Shallow Hal

2001, Movie, PG-13, 114 mins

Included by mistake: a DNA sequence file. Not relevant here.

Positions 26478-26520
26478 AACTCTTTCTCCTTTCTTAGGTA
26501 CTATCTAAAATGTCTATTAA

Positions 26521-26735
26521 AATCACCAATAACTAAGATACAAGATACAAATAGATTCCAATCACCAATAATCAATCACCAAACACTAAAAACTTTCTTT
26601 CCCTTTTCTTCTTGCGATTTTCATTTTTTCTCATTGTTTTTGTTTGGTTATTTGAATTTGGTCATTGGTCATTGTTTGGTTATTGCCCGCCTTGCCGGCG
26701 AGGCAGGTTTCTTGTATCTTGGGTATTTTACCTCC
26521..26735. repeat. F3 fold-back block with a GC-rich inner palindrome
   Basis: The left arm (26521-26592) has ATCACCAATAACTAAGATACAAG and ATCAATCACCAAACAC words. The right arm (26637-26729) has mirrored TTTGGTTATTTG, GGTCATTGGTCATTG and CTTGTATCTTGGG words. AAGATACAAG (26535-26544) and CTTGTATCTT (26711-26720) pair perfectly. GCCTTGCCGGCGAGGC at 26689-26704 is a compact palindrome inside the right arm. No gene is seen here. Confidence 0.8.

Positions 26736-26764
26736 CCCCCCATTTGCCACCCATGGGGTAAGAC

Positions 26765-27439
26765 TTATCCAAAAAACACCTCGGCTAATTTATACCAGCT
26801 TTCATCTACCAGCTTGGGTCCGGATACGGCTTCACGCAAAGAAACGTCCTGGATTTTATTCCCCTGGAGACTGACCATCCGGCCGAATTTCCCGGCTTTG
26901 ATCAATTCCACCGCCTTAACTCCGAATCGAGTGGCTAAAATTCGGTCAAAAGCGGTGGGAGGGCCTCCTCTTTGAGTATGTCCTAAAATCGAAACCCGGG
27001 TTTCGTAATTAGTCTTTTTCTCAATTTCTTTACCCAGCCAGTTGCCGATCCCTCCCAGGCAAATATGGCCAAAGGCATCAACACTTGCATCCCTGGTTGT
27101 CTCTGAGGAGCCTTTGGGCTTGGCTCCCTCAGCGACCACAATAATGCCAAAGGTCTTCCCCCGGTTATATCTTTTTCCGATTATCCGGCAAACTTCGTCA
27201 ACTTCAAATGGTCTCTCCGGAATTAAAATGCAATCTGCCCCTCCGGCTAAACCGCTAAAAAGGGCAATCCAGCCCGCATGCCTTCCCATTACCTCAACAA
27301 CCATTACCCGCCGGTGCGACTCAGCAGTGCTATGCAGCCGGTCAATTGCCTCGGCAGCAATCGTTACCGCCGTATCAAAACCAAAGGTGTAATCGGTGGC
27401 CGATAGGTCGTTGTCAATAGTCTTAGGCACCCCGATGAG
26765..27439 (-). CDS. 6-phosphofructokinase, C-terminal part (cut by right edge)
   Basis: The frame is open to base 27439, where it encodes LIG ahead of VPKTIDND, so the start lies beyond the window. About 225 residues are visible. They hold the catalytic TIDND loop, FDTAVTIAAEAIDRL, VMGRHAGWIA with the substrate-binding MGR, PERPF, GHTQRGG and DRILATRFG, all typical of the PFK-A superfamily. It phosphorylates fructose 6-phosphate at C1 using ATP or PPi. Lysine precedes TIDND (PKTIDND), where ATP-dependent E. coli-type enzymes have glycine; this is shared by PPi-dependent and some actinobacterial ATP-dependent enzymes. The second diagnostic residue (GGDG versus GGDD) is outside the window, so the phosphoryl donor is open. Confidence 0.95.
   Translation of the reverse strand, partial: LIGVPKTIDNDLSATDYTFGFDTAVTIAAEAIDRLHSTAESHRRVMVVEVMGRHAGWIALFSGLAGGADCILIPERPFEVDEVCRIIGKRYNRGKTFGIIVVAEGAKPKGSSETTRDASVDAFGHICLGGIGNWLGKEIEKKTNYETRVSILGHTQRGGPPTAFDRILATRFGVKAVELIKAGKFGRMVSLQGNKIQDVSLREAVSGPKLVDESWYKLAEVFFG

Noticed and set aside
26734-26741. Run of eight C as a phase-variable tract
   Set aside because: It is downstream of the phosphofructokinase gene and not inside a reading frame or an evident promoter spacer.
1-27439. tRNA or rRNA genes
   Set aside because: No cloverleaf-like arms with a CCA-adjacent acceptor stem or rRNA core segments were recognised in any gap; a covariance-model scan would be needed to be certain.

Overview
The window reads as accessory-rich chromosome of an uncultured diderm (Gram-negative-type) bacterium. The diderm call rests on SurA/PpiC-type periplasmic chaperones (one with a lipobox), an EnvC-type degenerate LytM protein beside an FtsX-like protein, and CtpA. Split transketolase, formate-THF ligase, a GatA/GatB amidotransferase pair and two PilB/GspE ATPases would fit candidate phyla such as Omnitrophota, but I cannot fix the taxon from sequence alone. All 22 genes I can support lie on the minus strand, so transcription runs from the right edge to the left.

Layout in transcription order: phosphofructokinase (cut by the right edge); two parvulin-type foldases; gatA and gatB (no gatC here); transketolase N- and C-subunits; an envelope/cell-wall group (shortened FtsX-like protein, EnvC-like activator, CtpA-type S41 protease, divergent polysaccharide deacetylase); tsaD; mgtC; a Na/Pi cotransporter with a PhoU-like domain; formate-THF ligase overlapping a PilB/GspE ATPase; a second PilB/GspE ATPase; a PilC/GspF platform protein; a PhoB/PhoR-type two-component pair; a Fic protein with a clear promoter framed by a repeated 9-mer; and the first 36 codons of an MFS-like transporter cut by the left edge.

A well-intentioned romantic comedy from gross-out auteurs Bobby and Peter Farrelly, featuring Gwyneth Paltrow in a fat suit and some of the most adorable pediatric burn victims you'll ever see. Hal Larsen (Jack Black, underplaying just a little too much) is the sort of guy who can't imagine dating any woman who isn't a supermodel or a centerfold, and this despite the fact that he's something less than a looker himself. In fact, when we first meet them, Hal and his equally unprepossing buddy, Mauricio (Jason Alexander, sporting a hideous toupee), are getting blown off left and right by the local hotties at the neighborhood disco, a fate they both seem to richly deserve. Hal's attitude changes after an elevator encounter with self-help guru Tony Robbins (playing himself); Robbins puts some sort of whammy on Hal (exactly how he accomplishes this is unclear, but what the heck — it's only a movie), and suddenly Hal sees only women's inner beauty. Enter Rosemary (Paltrow): She's smart, she's funny, and she weighs 300 pounds. But when Hal looks at her, he — and the camera — registers Paltrow at her most ethereally lovely. The rest of the movie is a succession of perception-versus-reality sight gags (most of them pretty funny), plus some sentimental subplots involving Rosemary's Peace Corps pals (the Farrelly's stack the deck by making Rosemary saintly as well as sardonic) and the previously mentioned pediatric burn victims, a bunch of loveable kids whom a cynical viewer might suspect are in the film for no other reason than to massage the audience's tear ducts. Basically, this is the sort of film that's likeable enough until you start to think about it, a garden-variety male fantasy with a veneer of feminist empathy laid lightly over the top. Worse, it's also something of a cop-out, lacking the courage of its convictions: The usually fearless Farrellys are so desperate to make Hal likeable that, despite his obsession with the mix-and-matched body parts of various celebrity babes, they make him seem less deeply shallow than a bit immature. But "Somewhat Immature but Ripe for Improvement Hal" isn't as catchy a title, is it? leave a comment --Steve Simels

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